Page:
category:Leisure puzzle


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    So, too, we may hope that when the fruits of our brief early season of three or four score years have given us all they can impart for our happiness; when "the love of little maids and berries," and all other earthly prettinesses, shall "soar and sing," as Mr. Emerson sweetly reminds us that they all must, we may hope that the abiding felicities of our later life-season may far more than compensate us for all that have taken their flight.
    Are the English taller, stouter, lustier, ruddier, healthier, than our New England people? If I gave my impression, I should say that they are. Among the wealthier class, tall, athletic-looking men and stately, well-developed women are more common, I am compelled to think, than with us. I met in company at different times five gentlemen, each of whom would be conspicuous in any crowd for his stature and proportions. We could match their proportions, however, in the persons of well-known Bostonians. To see how it was with other classes, I walked in the Strand one Sunday, and noted carefully the men and women I met. I was surprised to see how many of both sexes were of low stature. I counted in the course of a few minutes' walk no less than twenty of these little people. I set this experience against the other. Neither is convincing. The anthropologists will settle the question of man in the Old and in the New World before many decades have passed.


    1.After looking at the column of the Place Vend?me and recalling these lines of Barbier, I was ready for a visit to the tomb of Napoleon. The poet's curse had helped me to explain the painter's frenzy against the bronze record of his achievements and the image at its summit. But I forgot them both as I stood under the dome of the Invalides, and looked upon the massive receptacle which holds the dust of the imperial exile. Two things, at least, Napoleon accomplished: he opened the way for ability of all kinds, and he dealt the death-blow to the divine right of kings and all the abuses which clung to that superstition. If I brought nothing else away from my visit to his mausoleum, I left it impressed with what a man can be when fully equipped by nature, and placed in circumstances where his forces can have full play. "How infinite in faculty! ... in apprehension how like a god!" Such were my reflections; very much, I suppose, like those of the average visitor, and too obviously having nothing to require contradiction or comment.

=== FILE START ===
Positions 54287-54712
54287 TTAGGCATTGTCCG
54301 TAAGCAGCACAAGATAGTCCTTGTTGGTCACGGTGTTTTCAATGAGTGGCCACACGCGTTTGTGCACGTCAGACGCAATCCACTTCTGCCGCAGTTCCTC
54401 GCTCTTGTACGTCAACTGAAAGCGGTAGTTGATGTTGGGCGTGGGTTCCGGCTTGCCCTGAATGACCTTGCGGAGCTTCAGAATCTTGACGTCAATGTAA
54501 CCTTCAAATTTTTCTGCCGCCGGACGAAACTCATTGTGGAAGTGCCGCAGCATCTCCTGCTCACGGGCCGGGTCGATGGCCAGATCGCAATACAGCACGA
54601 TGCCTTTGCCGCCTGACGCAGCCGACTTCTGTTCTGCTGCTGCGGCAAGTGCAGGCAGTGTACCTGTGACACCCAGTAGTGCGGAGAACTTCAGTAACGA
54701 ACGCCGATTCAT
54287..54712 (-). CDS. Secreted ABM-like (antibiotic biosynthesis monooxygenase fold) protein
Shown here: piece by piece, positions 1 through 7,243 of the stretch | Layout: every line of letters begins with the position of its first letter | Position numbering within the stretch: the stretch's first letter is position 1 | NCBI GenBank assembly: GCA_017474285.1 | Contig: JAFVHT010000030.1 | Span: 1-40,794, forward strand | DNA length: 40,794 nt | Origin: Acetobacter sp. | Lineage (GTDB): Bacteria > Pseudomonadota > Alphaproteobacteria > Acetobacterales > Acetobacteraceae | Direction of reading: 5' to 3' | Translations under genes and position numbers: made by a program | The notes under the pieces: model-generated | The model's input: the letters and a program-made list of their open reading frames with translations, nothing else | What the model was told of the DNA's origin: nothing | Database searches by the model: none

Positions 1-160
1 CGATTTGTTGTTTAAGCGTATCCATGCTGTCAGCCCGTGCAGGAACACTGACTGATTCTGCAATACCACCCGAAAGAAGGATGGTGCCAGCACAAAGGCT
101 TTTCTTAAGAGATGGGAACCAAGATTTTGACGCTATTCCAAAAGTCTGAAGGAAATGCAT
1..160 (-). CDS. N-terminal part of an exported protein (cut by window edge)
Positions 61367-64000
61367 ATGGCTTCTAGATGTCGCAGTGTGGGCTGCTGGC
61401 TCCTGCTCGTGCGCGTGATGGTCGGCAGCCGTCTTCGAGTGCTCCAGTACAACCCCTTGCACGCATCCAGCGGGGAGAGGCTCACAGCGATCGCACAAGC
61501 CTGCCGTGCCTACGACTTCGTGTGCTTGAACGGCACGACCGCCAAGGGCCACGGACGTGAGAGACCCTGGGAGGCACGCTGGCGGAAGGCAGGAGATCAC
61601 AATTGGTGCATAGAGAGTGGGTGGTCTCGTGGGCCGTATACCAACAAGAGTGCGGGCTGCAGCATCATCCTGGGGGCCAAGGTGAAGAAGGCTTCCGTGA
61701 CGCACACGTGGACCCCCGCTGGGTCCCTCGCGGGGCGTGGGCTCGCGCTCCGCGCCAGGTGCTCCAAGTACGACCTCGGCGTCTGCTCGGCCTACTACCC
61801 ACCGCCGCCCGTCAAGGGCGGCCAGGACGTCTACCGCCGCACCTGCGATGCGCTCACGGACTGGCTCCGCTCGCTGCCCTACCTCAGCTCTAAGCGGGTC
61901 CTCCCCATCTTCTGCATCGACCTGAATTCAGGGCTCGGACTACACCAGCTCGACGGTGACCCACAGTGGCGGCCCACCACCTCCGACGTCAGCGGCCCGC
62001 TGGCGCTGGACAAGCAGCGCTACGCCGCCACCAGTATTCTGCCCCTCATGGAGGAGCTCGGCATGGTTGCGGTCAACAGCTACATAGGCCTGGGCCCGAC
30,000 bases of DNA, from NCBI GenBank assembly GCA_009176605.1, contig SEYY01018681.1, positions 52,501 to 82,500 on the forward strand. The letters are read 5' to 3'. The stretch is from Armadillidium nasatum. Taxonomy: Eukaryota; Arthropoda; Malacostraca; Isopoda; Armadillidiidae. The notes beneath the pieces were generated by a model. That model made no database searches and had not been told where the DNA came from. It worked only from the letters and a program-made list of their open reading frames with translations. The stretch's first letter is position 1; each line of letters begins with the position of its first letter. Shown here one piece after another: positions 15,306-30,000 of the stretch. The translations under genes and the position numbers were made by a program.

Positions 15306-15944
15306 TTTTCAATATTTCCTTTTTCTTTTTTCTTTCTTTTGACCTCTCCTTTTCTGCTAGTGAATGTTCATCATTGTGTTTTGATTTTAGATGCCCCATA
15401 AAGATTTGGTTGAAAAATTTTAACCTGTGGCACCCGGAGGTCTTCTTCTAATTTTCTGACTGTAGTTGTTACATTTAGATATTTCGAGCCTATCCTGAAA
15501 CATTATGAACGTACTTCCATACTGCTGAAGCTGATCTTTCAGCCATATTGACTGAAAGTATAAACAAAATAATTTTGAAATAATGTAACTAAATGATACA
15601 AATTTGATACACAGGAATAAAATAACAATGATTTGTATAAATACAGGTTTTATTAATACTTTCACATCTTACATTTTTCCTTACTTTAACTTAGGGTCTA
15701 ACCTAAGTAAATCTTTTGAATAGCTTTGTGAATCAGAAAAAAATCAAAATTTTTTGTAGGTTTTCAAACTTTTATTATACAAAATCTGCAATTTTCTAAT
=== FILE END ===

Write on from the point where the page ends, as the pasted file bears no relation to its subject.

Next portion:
2.What does the reader suppose was the source of the most ominous thought which forced itself upon my mind, as I walked the decks of the mighty vessel? Not the sound of the rushing winds, nor the sight of the foam-crested billows; not the sense of the awful imprisoned force which was wrestling in the depths below me. The ship is made to struggle with the elements, and the giant has been tamed to obedience, and is manacled in bonds which an earthquake would hardly rend asunder. No! It was the sight of the boats hanging along at the sides of the deck,--the boats, always suggesting the fearful possibility that before another day dawns one may be tossing about in the watery Sahara, shelterless, fireless, almost foodless, with a fate before him he dares not contemplate. No doubt we should feel worse without the boats; still they are dreadful tell-tales. To all who remember Géricault's Wreck of the Medusa,--and those who have seen it do not forget it,--the picture the mind draws is one it shudders at. To be sure, the poor wretches in the painting were on a raft, but to think of fifty people in one of these open boats! Let us go down into the cabin, where at least we shall not see them.
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